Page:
You’ve heard about the housing crisis, right? This is the crisis created by inadequate housing supply and rising demand leading to higher prices and greater suffering among working families. Are we talking about Seattle? No. Eastern Washington. Knute Berger of Crosscut wrote that thanks to:

“... an influx of retirees, agriculture and health care workers, and families looking for more space, inventories of properties for sale have dropped dramatically and rental vacancies are down to 1 percent. We also heard complaints about Seattleites buying second homes here.”

Farmworkers, mostly Latinos and immigrants, are having a hard time finding places to live as demand for housing in Eastern Washington is growing. The 2016 state Supreme Court decision known as Hirst has made getting access to water more difficult, and the lack of action from Olympia is threatening to make the farmworker housing problem even worse.

Supporters of the Hirst decision argue that the proliferation of these small household wells is threatening rivers and streams. However, they fail to realize that these wells account for less than 1 percent of water usage statewide and that most water returns to the watershed. Without a legislative fix, the Hirst decision requires that new housing using a well must go through a long, costly process of proving that the new housing won’t have an impact. This is a function that local jurisdictions do not have resources or expertise to perform and rural landowners can’t afford.

For many years, rural housing has depended on wells for water access. It seems that the court’s decision is aimed at slowing or halting rural development. However, simple supply and demand dictates that when housing supply is short, prices will go up, and in Eastern Washington this means the hardest hit will be farmworkers as profiled in Berger’s article.

Is there a solution? A bipartisan fix, Senate Bill 5239 sponsored by Sen. Judy Warnick, R-Moses Lake, has been approved four times in the Senate. Unfortunately, the Legislature failed to approve this fix or any proposals to address this issue. We know that more housing is the solution for this crisis. For $3 million, the Growers League built housing for 270 farmworkers. Berger highlights this project, Brender Creek in Cashmere, as an example of a solution to the pressing need for more housing. Where is the State Commerce Department putting its housing dollars? Mostly in Seattle, where it approved Low Income Housing Tax Credits and state subsidies to build just 88 units in Capitol Hill for a staggering $47 million, or about $500,000 per unit. Compare that to the $11,000 per worker spent on Brender Creek.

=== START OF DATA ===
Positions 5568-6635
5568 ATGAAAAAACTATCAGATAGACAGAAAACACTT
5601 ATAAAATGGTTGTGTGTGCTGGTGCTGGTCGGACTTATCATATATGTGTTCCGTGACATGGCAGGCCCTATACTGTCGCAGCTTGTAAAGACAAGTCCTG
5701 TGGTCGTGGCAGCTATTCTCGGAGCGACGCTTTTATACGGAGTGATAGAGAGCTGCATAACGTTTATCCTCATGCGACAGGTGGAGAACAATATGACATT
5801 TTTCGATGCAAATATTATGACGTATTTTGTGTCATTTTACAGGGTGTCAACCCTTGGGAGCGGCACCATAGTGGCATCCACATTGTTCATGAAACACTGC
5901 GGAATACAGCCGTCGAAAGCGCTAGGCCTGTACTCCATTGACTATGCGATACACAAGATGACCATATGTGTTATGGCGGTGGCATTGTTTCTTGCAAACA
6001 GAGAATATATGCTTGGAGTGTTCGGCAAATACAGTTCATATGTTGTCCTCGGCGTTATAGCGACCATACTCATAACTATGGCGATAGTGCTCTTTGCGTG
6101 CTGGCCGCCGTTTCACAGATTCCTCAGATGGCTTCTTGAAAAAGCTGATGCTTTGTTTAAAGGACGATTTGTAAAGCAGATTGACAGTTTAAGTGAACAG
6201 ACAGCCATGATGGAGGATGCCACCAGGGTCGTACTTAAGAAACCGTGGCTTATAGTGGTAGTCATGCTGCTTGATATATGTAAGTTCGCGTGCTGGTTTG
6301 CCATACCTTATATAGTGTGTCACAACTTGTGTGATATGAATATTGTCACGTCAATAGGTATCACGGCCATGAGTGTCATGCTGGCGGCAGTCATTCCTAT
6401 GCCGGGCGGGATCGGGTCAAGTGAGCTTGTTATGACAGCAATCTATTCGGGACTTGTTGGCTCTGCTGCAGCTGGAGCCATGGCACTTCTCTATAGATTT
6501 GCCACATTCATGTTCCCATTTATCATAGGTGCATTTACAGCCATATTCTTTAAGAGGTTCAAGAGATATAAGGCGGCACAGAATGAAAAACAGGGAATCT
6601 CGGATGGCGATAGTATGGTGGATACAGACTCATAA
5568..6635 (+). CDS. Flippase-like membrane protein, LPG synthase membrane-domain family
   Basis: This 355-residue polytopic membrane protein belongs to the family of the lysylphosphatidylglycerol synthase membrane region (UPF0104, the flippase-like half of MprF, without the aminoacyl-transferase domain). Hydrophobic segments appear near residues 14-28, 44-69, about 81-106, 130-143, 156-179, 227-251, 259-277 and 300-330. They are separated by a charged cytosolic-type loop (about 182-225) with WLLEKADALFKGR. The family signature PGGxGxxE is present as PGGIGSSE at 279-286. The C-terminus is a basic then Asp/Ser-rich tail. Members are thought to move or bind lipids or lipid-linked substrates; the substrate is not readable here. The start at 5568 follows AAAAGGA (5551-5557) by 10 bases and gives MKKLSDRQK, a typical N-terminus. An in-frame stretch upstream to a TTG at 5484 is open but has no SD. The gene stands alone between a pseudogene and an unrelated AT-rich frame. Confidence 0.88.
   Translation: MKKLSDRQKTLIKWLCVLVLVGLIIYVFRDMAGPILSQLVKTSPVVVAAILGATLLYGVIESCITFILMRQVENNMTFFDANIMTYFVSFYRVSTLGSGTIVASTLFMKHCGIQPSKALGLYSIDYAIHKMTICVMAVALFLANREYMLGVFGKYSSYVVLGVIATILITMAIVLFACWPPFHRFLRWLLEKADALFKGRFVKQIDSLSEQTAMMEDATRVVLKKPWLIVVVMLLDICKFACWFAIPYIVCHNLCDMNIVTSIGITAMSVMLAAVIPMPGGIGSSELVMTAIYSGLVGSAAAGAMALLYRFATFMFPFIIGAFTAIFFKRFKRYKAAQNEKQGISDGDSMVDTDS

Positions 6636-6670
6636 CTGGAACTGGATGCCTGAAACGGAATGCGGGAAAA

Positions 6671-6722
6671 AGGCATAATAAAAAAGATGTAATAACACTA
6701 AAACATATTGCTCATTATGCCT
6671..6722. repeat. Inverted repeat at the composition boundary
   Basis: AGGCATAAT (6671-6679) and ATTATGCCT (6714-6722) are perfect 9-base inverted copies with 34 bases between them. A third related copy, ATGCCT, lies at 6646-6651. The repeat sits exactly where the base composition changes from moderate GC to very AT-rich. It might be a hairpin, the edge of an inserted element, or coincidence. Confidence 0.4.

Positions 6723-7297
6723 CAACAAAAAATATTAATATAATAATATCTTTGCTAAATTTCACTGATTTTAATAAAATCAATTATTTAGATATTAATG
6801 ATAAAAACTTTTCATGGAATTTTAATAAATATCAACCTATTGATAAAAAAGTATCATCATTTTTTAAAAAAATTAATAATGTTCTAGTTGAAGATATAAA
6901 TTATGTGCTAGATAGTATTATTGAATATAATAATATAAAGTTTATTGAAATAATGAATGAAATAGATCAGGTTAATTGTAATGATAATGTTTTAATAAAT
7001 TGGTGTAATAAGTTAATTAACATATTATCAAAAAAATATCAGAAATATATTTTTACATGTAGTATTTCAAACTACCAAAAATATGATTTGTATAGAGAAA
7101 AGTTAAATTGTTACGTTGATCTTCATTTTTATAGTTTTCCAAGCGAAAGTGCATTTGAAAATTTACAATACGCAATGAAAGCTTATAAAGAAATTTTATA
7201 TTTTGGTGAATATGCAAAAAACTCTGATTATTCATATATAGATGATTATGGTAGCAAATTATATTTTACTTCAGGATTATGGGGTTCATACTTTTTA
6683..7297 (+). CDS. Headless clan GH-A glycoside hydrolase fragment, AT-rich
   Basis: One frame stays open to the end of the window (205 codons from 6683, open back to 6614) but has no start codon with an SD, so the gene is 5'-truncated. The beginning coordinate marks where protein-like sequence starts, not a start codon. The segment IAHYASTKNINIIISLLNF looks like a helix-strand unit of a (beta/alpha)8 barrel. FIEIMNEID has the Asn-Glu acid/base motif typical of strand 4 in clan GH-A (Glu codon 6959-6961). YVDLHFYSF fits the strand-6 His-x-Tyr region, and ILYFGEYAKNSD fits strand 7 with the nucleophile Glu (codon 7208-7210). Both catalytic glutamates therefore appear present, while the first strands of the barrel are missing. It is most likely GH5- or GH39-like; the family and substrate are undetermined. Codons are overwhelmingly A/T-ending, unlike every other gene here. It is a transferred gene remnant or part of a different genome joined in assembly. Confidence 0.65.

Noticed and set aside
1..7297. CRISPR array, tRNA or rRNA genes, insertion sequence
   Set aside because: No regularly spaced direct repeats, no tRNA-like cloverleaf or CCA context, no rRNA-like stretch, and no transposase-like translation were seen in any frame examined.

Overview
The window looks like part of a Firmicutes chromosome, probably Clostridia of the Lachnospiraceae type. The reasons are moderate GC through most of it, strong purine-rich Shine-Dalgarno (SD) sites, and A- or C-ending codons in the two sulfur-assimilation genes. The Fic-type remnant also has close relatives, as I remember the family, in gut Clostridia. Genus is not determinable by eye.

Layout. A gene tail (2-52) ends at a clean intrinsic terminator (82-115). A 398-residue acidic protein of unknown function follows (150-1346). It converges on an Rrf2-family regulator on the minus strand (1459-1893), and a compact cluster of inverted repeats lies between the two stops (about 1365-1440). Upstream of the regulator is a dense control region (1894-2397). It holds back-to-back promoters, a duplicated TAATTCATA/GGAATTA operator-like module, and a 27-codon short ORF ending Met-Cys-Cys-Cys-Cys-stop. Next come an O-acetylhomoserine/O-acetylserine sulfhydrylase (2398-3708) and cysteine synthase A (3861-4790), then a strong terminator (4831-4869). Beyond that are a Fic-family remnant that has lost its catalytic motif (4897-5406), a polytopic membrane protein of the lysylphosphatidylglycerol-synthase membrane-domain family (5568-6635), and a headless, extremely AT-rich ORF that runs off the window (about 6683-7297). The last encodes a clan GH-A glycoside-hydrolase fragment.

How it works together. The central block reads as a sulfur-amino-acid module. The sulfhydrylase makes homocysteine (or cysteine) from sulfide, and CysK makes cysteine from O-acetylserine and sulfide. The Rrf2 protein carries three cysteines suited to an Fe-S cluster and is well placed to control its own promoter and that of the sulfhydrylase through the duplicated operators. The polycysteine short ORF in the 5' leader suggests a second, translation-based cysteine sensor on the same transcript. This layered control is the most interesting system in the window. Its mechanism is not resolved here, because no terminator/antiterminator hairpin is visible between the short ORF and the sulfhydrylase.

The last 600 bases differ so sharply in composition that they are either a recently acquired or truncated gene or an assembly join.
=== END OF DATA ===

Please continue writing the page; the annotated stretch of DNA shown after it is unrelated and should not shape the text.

Some think they’re supporting progressive environmental policy but by not addressing the problems created by the Hirst decision, they are actually hurting immigrant workers who power our state’s economy. This housing shortage contributes to the challenges faced by agricultural producers struggling to attract workers. While labor markets are complex, inadequate housing is something we can address by building more. Without workers, crops rot in the field, costing untold millions of dollars for farms, labor, and the state’s economy.

The Legislature needs to remove the brake on housing production in rural Washington by fixing state law and reversing the Hirst decision. This will help ease the farmworker housing shortage. They should prioritize agricultural and aquacultural workers with few housing alternatives for available state assistance, rather than spending huge sums to keep trendy urban neighborhoods affordable for city dwellers with higher incomes. Subsidies and regulation should balance cost with benefits; for hard working farmworkers seeking housing Hirst fails this test.


• Roger Valdez is the firector of Seattle For Growth, an advocacy organization for more housing of all kinds, everywhere it is needed and for people of all levels of income.

• Ranie Haas is the director of Regulatory and Industry Affairs at the Washington State Tree Fruit Association.

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